Another crucial deduction, although not clearly articulated as such, is the clear and consistent connection between the distance and the flow of time (in terms of months from the rise of the caliphate in Syria and Iraq) between IS Central and its wilayat (provinces). When reading through each case example, it becomes clear that provinces north of the Sahara received more material and tactical benefits, whereas sub-Saharan provinces benefited more in ideological terms. A case example to underline this deduction is the rise of sectarian attacks from IS-Sinai, a tactic they borrowed from IS Central to stir religious conflict among the population (p. 100), or the tactical use of tunnels in IS-Libya (p. 57) (although it is not clear if they borrowed this tactic from Hamas in the Gaza Strip, as there had been connections already in 2014). On the contrary, IS affiliates south of the Sahara used their pledge of alliance to rebrand themselves (as in the case of Boko Haram, p. 144) and ultimately undergo a visual re-creation. More detailed research on this concept would be highly beneficial, as the modus operandi is outlined but needs more contextualization including the analysis of visual material. Aside from Boko Haram, IS-DRC (Democratic Republic of Congo) also used their bayah mainly to legitimize indiscriminate violence against the population (p. 239). Unfortunately, this deduction is not clearly articulated, but it strikes the reader after several chapters and is well documented and researched.

What the book is clearly missing is a small, but maybe helpful, input regarding insurgency theory. Sometimes certain actions are only explained through suggestions (e.g., p. 76), whereas insurgency theory could have served as theoretical framework. Good examples would be Nicolas Sanders's Desert Insurgency (2020) or Mao Tse-Tung's On Protracted War (1938) and his three stages of revolutionary warfighting, a model which can be traced especially in IS Central but also in the case of Boko Haram (later ISWAP, Islamic State West African Province) and IS-Mozambique. Further, this theoretical framework could have helped to explain two related but unexplained problems: first, there is no clear explanation why ISWAP (p. 153), IS-Somalia (p. 200), and ISWAP-GS (Greater Sahara) p.180) never envisioned a future role model for governance or distributed social services (contrary to all other IS affiliates and IS Central). The frequent reference to them as pure "insurgency" is a hunch, but it would have clearly benefited from a deeper embodiment in an already existing framework. Second, it would have served to avoid the clear fallacy on page 4 explaining the reasons for the defeat of IS Central. This has nothing to do with the sheer superiority in numbers of the anti-IS coalition or their moral supremacy. IS Central lost (in terms of insurgency theory) simply because it changed its nature from an insurgency to a regular armed force. As soon as it declared territory of its own it could no longer vanish among the people it sought to govern and rely on tactics of irregular warfighting. Its methods were then limited to the tactical possibilities of attack, defend, and delay, making them easy prey for modern armed forces. The absence of insurgency theory is the only weak point in the book, as all case examples are very well researched and vividly described.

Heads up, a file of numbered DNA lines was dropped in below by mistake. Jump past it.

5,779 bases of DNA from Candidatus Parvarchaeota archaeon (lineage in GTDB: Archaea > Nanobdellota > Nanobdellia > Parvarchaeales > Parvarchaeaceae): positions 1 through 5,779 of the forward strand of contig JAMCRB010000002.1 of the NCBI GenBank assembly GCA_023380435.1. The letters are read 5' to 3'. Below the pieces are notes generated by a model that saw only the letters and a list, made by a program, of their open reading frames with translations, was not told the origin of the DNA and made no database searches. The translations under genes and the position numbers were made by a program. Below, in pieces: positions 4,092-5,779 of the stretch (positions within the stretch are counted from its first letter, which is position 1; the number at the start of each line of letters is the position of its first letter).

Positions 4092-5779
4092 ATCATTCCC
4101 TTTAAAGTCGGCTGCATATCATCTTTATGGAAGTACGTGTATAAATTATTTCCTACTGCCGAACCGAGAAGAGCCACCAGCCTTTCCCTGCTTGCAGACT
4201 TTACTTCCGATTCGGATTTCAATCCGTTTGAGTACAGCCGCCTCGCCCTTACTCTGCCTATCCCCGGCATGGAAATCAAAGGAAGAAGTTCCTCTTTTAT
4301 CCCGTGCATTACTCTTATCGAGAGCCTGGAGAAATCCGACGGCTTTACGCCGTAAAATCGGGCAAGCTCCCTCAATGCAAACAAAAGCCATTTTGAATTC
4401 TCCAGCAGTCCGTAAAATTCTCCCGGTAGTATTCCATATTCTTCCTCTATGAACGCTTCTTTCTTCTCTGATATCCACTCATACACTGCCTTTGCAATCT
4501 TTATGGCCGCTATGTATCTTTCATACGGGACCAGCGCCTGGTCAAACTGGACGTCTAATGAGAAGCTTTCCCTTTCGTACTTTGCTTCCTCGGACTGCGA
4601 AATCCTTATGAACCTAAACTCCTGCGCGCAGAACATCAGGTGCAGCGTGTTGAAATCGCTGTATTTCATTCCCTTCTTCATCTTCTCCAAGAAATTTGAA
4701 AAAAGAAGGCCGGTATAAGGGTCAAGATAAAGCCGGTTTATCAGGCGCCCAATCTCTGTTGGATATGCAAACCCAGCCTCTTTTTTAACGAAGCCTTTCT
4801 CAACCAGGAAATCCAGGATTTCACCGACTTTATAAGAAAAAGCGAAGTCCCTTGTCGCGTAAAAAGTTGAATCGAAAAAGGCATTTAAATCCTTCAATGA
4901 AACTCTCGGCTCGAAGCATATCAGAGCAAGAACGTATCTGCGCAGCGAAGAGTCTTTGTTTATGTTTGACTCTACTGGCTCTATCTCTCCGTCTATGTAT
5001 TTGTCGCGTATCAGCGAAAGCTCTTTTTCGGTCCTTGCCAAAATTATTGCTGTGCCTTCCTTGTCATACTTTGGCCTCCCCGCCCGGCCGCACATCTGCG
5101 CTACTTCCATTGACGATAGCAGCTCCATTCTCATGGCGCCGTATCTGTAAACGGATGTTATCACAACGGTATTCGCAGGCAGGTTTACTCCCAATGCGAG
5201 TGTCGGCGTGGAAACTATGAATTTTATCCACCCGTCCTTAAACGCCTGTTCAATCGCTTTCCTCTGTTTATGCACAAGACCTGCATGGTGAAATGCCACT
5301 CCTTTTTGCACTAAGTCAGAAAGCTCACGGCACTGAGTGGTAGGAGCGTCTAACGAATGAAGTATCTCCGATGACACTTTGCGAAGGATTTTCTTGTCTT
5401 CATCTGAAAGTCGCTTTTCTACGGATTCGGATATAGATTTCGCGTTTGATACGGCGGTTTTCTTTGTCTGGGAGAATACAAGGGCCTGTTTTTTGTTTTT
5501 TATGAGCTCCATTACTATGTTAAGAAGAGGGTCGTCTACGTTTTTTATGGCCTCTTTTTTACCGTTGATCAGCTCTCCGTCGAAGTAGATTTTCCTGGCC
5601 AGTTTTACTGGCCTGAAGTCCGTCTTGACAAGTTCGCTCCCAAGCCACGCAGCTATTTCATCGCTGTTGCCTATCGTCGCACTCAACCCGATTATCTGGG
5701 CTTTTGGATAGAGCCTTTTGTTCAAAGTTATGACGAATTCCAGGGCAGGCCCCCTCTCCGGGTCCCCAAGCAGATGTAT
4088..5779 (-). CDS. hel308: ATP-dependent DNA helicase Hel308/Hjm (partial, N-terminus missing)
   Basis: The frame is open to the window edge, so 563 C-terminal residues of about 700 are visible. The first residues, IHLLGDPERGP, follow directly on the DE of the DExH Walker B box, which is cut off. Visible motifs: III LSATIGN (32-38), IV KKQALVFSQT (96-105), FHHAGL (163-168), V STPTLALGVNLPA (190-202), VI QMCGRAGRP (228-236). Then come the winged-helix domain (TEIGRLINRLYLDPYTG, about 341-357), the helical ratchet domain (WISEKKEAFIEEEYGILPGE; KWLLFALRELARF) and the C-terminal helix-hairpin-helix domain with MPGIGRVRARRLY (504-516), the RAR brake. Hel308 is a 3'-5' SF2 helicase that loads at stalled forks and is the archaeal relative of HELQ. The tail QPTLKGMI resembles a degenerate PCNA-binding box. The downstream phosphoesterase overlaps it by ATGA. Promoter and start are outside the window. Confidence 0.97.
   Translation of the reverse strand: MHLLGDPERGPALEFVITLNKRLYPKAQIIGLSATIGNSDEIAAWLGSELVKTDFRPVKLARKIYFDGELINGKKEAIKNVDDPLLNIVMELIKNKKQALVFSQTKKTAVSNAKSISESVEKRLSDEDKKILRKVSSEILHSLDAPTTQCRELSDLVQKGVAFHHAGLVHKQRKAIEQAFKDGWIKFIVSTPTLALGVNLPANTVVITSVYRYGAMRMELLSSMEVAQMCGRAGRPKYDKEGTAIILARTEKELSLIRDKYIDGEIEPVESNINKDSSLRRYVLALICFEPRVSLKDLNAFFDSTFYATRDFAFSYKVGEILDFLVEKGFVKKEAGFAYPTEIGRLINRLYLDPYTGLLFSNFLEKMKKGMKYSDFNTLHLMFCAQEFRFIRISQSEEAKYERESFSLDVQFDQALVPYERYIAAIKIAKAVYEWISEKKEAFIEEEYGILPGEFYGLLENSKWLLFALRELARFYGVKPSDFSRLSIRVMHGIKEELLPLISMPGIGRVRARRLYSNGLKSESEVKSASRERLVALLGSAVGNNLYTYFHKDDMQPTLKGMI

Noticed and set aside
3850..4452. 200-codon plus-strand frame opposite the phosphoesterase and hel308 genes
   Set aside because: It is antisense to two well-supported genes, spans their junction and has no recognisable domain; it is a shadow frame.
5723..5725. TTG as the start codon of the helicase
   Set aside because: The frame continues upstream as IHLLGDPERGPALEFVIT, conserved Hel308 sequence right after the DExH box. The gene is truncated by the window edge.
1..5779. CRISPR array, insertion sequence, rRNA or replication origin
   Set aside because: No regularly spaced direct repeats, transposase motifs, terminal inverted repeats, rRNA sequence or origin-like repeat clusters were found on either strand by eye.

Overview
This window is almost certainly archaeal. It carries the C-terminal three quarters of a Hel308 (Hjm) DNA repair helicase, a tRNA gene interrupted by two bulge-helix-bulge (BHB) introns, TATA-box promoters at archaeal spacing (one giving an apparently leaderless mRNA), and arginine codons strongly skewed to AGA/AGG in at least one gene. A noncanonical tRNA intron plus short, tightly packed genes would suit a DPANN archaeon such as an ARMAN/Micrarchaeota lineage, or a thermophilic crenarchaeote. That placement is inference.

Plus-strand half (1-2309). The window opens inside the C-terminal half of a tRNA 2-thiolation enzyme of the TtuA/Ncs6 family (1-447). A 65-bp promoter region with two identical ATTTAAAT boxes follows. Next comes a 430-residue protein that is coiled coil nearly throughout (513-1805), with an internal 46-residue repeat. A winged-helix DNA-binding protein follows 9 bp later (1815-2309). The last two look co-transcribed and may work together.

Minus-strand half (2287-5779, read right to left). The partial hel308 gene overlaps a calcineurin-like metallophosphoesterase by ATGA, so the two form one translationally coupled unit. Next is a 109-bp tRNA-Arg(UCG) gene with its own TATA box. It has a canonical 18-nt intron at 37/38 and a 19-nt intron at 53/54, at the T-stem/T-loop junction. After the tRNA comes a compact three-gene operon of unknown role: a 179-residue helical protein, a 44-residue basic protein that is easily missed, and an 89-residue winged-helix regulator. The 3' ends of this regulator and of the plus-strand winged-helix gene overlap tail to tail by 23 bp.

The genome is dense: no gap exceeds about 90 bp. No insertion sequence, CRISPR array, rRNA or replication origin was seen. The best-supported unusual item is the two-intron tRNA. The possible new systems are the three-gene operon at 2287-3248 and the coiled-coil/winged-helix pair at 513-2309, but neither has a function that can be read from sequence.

The book is a comprehensive work dealing with IS affiliates on the African continent, describing their nature, evolution, and trajectory to the point of pledging alliance to the newly appointed caliph, Abu Hasan-al-Hashimi al-Qurashi. It is thus a valuable and useful resource for researchers dealing with radical religious movements in present-day Africa.

Citation: Michael Cserkits. Review of Warner, Jason; O'Farrell, Ryan; Nsaibia, Héni; Cummings, Ryan, The Islamic State in Africa: The Emergence, Evolution, and Future of the Next Jihadist Battlefront. H-War, H-Net Reviews. January, 2023. URL: https://www.h-net.org/reviews/showrev.php?id=58471

This work is licensed under a Creative Commons Attribution-Noncommercial-No Derivative Works 3.0 United States License.